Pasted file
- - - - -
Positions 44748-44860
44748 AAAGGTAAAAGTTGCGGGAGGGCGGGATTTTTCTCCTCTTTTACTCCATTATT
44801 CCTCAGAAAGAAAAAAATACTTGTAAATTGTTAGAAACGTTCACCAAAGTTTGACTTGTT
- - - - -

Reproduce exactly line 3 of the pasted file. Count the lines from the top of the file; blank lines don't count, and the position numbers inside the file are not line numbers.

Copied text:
44801 CCTCAGAAAGAAAAAAATACTTGTAAATTGTTAGAAACGTTCACCAAAGTTTGACTTGTT